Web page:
Eleanor Roosevelt, 1958

'Where, after all, do universal human rights begin? In small places, close to home -- so close and so small that they cannot be seen on any map of the world. Yet they are the world of the individual person... Unless these rights have meaning there, they have little meaning anywhere. Without concerted citizen action to uphold them close to home, we shall look in vain for progress in the larger world.' Eleanor Roosevelt, 1958

The Small Places has moved...

The Small Places has moved to a new home here, including all the old posts. Any posts after 6th March 2014 will appear on the new website, but old posts are preserved here so that URLs linking here continue to work. Please check out the new site.

Thursday 26 January 2012

Human Rights - What's not to love?

Human rights are not perfect, but we should defend them against this onslaught. 

Political scientist Wendy Brown, quoting Gayatri Spivak, calls human rights ‘that which we cannot not want’. Spivak’s formulation is reminiscent of the late Lord Bingham’s rhetorical question: ‘Which of these rights, I ask, would we wish to discard? Are any of them trivial, superfluous, unnecessary?’ Or Liberty’s simpler formulation: What’s not to love?

Brown goes on to say that Spivak calls human rights ‘that which we cannot not want’ in the context of knowing their limitations, in the context of knowing what ‘hidden cruelties’ and ‘unemancipatory relations of power’ are concealed within liberalism’s ‘sunny formulations of freedom and equality’. She gives a carefully articulated account of the paradoxes and limitations of human rights law as a tool of emancipation for subjugated groups. Ben Golder also explores the ‘limits and possibilities’ of human rights through the writings of Foucault and others (see, for example, this great lecture or this paper; and I just found another great free paper on this topic by Souter). I hope I’m not butchering their carefully formulated arguments when I summarise them thus: the problem with human rights is that they attenuate, soften, and tinker round the edges of the problems of inequality and oppression in our society, but they do not rupture the status quo to affect the structural background to these concerns.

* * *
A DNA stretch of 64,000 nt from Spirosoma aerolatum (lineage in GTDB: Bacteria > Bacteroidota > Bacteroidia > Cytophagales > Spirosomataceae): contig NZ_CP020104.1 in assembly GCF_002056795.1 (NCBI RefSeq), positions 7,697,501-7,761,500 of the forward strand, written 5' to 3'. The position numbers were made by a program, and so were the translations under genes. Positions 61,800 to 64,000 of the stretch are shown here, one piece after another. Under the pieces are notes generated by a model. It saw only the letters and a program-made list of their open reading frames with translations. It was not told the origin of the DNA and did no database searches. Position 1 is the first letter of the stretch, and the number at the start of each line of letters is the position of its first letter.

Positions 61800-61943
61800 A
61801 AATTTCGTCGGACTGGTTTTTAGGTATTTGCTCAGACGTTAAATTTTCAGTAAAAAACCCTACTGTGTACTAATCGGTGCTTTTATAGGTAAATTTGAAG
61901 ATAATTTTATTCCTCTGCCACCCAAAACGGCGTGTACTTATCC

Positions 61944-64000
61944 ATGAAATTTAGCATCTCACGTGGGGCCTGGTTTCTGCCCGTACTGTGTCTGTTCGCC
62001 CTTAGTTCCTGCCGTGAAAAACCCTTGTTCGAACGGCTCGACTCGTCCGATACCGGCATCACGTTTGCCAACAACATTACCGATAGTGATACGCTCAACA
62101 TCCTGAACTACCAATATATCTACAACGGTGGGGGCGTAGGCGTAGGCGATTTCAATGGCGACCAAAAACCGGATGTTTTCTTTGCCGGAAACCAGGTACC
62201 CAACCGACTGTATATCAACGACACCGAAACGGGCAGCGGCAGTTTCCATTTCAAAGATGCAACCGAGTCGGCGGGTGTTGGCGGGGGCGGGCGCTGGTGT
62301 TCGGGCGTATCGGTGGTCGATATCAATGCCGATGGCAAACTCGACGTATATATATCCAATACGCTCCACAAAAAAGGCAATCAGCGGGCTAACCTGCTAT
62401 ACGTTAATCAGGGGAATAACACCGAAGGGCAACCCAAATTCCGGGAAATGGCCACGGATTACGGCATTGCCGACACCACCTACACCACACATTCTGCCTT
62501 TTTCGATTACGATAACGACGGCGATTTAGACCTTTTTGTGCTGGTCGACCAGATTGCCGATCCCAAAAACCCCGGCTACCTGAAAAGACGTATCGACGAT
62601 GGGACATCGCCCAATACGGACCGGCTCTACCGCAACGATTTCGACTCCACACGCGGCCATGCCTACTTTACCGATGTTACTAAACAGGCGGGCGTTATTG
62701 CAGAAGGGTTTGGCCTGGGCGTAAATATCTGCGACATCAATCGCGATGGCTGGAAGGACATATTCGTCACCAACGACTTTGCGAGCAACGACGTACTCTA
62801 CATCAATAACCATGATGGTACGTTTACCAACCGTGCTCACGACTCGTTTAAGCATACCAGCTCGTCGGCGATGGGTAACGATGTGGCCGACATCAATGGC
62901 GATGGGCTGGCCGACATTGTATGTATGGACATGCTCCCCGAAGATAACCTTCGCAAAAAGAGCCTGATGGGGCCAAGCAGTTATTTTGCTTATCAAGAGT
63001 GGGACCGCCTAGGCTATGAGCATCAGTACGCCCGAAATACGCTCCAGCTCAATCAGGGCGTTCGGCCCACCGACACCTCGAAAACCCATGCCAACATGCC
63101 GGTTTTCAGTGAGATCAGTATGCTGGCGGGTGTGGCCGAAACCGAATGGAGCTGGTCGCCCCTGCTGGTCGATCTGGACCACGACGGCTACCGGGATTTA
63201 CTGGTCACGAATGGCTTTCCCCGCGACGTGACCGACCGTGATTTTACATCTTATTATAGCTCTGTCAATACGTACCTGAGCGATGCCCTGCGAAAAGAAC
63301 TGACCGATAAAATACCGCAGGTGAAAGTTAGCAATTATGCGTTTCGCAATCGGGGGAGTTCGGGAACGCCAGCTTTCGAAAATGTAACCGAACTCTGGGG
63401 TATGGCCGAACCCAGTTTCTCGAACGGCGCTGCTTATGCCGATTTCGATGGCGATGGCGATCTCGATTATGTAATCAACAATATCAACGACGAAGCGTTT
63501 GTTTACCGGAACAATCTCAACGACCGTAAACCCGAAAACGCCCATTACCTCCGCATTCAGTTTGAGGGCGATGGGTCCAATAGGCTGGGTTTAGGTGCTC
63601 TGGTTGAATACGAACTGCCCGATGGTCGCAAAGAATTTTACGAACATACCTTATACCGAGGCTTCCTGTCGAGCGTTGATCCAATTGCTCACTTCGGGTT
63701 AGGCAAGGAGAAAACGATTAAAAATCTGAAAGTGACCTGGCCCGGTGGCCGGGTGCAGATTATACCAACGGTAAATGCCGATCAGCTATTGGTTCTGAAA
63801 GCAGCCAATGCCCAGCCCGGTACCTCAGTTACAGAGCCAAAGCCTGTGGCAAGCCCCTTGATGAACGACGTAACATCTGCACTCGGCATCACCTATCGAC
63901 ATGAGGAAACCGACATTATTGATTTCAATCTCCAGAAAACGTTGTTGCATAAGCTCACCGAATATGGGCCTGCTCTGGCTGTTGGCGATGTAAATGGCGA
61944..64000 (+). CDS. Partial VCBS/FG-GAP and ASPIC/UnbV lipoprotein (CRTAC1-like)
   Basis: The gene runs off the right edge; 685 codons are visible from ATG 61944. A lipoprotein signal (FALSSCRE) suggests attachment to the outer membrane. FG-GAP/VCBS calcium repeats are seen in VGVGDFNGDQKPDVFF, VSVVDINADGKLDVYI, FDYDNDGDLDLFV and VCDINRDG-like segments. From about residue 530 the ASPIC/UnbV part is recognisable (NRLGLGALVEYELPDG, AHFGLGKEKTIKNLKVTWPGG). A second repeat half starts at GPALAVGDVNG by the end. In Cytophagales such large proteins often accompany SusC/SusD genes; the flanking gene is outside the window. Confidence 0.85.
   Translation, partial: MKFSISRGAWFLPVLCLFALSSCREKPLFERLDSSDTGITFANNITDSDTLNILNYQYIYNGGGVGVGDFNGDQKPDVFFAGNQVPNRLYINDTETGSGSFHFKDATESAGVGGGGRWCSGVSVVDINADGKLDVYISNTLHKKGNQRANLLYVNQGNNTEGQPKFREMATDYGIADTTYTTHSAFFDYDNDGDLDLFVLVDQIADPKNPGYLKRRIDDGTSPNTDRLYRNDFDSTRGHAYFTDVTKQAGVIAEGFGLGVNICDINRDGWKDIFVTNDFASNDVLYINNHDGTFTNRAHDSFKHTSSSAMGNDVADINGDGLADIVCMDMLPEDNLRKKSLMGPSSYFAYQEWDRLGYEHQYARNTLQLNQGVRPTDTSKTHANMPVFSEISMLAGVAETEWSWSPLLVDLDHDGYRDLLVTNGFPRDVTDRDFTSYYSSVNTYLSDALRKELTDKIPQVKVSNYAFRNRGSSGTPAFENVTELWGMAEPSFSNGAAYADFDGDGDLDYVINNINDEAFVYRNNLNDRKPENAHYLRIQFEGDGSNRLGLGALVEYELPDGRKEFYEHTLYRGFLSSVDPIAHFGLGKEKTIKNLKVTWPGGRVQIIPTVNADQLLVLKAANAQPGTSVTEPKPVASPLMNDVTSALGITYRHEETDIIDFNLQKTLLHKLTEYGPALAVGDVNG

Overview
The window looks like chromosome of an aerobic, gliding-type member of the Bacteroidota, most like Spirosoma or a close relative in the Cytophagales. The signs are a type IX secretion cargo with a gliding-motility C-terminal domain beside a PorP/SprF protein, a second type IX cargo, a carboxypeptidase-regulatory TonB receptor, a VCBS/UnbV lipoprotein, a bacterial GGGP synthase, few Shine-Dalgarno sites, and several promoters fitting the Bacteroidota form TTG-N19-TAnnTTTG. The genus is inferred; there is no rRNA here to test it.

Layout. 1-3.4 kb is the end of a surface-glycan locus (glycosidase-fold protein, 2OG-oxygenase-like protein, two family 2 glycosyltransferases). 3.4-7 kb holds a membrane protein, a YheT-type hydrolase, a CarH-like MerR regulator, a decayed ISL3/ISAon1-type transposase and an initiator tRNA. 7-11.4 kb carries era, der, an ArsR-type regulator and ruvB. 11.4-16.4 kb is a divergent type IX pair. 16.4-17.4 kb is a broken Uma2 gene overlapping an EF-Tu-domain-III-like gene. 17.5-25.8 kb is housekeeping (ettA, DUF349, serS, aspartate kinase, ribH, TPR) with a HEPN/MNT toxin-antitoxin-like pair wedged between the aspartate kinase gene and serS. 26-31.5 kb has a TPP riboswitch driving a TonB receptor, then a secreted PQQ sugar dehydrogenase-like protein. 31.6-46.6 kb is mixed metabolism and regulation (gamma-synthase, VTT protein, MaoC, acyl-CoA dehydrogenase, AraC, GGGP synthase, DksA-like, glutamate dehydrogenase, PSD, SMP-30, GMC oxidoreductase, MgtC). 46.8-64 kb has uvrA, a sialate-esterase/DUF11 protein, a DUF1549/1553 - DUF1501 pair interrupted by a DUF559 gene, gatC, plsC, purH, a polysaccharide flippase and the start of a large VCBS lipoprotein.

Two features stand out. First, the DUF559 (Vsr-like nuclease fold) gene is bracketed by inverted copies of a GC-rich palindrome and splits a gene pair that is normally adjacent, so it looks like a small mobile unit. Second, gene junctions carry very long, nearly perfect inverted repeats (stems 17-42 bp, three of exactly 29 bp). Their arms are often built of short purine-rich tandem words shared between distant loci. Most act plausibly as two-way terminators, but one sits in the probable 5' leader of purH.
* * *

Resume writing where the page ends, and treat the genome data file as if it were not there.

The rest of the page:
Friday 20 January 2012

Mr Stanev's fine achievement

The European Court of Human Rights has delivered a landmark ruling for issues around mental capacity and detention in social care.

Ever since I watched the Webcast of the Grand Chamber hearing of Stanev v Bulgaria in February last year, I've checked the ECtHR webpages on a weekly basis for the judgment in case I missed it.  The European Court of Human Rights  issued its judgment on Monday of this week.  The case goes to the very heart of many central themes in human rights in social care: poverty, isolation, instutionalisation, incapacity and access to justice.  The story of the claimant, Rusi Stanev, could hardly fail to move.  He was placed by his guardian in a social care institution with no explanation, having never met them and them never having sought his views.  He has family, but there is little sense that they were interested in his plight in this ruling. The institution was pronounced by the Council of Europe Committee for the Prevention of Torture as creating 'a situation which could be said to amount to inhuman and degrading treatment', you can see photos of similar institutions in Eastern Europe here.  Despite the institution's isolation in the Rila mountains, Rusi Stanev made repeated attempts to find work in a village several miles away, to escape, to create a life beyond the oppressive and stultifying world offered within the institution's walls.  The care home's director kept hold of his identity papers, required for travel, and so the police would apprehend him, call the care home, and they would bring him back.